Sermons

Sun, Mar 31, 2024

The Un-Settling Resurrection

Mark 16:1-8 by Brad Ross
Mark 16:1-8
Duration:7 mins

It was my first Easter doing this whole pastor thing. And I suppose I wanted to make a good first impression, since wisdom tells us those tend to happen only once. And it’s possible I had a bit of an ego then as some hot shot straight out of seminary, as if I was under the impression that the fate of the empty tomb rested on the shoulders of worship leaders everywhere two thousand years later. Nevertheless, it, at least, appeared that it was going well that morning. There was a rousing “Christ is Risen, indeed! Alleluia!” from the assembly. There were trumpets blasting throughout the sanctuary, spilling over into the parking lot and beyond, as we sang the traditional “Jesus Christ Is Risen Today.” And then came the sermon.

I’m sure I wasn’t saying anything overly inspirational. After all, the most memorable part of that Gospel proclamation did not come from the pulpit at all. Instead, out of the corner of my eye, this young boy was sprinting down the center aisle. It was a setup much like this, oddly enough. He rushed past the baptismal font, up a few steps, and plopped himself down right in front of the altar, turning around and facing all the onlookers with the biggest smile on his face, as if he just pulled off a miracle to rival that of the Resurrection itself. And he sat there for what seemed like three whole days, again, rivaling that of the Resurrection itself.

It left just enough time to see the looks on all the faces filling the pews that Easter morning with many dressed in more than their Sunday best, and perhaps just as many attempting to be on more than their Sunday best behavior. Come to think of it, there are not too many instances that we can experience the unique combination as described in the Gospel of Mark that we heard just now: the most unique combination of terror and amazement. Safe to say there are no however many years of seminary training to pull off what that young boy managed to do in the spur of an Easter moment: to make a bunch of Lutherans who thoroughly marvel at children being in their sanctuary space, but still cling to the good ‘ole days of sitting perfectly still and silent by their parents and grandparents in the same exact pew for decades. The looks on their faces said it all: terror and amazement.
Of course, two of those faces were the parents, who were trying so desperately hard to just mouth the plea for their child in the center spotlight to scurry back to his seat. And yet, he needed to stay there for the rest of us. He needed to stay there for the rest of us to have the whole Resurrection miracle further settle into the depths of our soul, to allow the holy combination to seize us to our core: from terror to amazement.

Yes, that precious child of God, un-settled us just a bit in our desires to have everything go just right in Easter Sunday worships and every other instance in our life, for that matter. But all of that was no where near what Jesus was trying to do in un-settling the world. Because this was not just about a more direct pipeline from the earth to the heavenly realm for us church-goers. This was about Resurrecting an entire world by overflowing it with love and compassion and grace and mercy and hope, all of that most holy combination of God rushing all over humanity, no matter how well we do our Sunday best-ness or on any other day. This was about Resurrecting the idea that this God was truly the one caring for an entire world, including for those who may un-settle us, all made possible by the one who un-settled guilt and shame and fear and sin and death. And none of it was done according to our human plan, to our standard operating procedure. It’s just as if he rushed down the center aisle of how we think this world should function, and plopped himself down in our hearts with the biggest smile on his face; as if he just pulled off a miracle that would frighten us a bit, but also give us the joy that only the youngest children of God can reveal to the rest of us.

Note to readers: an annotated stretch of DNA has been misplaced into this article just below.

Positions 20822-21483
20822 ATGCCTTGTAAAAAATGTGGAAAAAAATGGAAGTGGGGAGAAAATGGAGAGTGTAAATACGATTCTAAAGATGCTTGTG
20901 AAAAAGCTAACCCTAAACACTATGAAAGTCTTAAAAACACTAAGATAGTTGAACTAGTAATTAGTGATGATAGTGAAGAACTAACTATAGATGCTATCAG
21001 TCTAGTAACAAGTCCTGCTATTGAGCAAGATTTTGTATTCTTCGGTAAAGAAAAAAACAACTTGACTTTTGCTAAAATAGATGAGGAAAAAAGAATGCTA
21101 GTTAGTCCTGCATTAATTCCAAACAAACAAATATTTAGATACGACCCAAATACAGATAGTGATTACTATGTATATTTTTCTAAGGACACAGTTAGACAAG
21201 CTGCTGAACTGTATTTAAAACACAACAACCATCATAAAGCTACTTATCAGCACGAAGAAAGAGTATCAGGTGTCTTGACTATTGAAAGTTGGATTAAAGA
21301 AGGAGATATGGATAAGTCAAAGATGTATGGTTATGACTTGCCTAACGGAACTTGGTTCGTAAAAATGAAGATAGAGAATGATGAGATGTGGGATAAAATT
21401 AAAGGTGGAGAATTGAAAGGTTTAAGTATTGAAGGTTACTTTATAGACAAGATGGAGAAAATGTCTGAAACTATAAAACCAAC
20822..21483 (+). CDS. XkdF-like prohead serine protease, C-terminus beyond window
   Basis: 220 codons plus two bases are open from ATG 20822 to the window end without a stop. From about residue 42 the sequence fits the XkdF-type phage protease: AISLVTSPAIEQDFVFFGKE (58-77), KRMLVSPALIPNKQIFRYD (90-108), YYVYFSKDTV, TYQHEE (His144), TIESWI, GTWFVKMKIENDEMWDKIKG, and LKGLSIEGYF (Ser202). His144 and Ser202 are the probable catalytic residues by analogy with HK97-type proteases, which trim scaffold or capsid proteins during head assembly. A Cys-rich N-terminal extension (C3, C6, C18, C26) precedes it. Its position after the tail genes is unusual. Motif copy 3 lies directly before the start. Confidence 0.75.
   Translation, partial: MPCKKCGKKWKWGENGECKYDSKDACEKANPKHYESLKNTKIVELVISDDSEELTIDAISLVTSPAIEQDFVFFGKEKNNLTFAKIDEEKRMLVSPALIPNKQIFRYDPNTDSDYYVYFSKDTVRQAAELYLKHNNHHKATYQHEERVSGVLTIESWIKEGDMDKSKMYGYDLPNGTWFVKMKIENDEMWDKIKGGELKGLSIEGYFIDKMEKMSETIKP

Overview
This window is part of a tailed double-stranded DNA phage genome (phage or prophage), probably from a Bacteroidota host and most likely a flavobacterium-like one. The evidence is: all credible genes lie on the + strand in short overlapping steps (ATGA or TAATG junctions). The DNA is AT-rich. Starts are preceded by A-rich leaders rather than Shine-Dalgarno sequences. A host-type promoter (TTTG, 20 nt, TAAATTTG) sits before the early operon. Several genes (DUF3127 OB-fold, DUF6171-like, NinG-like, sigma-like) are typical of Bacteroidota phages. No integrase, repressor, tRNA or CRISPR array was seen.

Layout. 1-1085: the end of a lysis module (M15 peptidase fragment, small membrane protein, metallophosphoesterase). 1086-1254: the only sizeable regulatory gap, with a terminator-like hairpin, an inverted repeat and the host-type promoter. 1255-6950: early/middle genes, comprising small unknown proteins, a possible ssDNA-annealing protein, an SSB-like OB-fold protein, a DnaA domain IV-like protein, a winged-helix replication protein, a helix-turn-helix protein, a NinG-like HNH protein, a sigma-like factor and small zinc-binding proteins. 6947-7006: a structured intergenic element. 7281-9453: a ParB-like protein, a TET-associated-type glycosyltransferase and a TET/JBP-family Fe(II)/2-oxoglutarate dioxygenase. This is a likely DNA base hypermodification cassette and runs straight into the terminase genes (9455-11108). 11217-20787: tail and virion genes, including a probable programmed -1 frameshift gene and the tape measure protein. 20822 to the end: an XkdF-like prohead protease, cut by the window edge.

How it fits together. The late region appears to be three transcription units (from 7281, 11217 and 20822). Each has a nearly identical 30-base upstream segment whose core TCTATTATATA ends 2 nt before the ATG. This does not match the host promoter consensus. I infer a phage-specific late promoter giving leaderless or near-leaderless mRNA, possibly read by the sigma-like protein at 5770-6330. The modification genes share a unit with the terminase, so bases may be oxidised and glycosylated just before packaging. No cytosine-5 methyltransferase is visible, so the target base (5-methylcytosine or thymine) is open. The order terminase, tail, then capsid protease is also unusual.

Yes, perhaps a bit of terror upsetting what we thought was normal: that God would be perfectly fine keeping things to our comfortable status quo of not having to love all our neighbors, for starters. But there was certainly relentless amazement, too, and not just over death being soundly defeated that one time in a tomb, but sheer amazement over a Gospel that insists that absolutely nothing can happen in this life to separate us from the love of God in Jesus Christ, our Risen Lord. That, evidently, it is not on the shoulders of worship leaders, or parents trying to raise children to perfection, or children of God of all ages trying to pull off their Sunday best for every day of their life. Evidently, it’s done. It’s taken care of for all eternity. And yet, it isn’t quite done, either. The Resurrection continues on, as our Lord fervently rushes throughout this world that God still adores to overflow it with love and compassion and grace and mercy and hope, including for those who aren’t so sure they deserve it. Rest assured, Christ has run down the center aisle of your life, no matter what baggage of the past is in the way, and plopped himself down in the depths of your heart, with the biggest smile on his face to bless you with the most amazing reassurance: nothing will ever happen to make him move from that just-as-holy of a spot within you. And for that Greatest News of all, that Christ is Risen for the whole world to enjoy, we most certainly give thanks to God, indeed! Amen!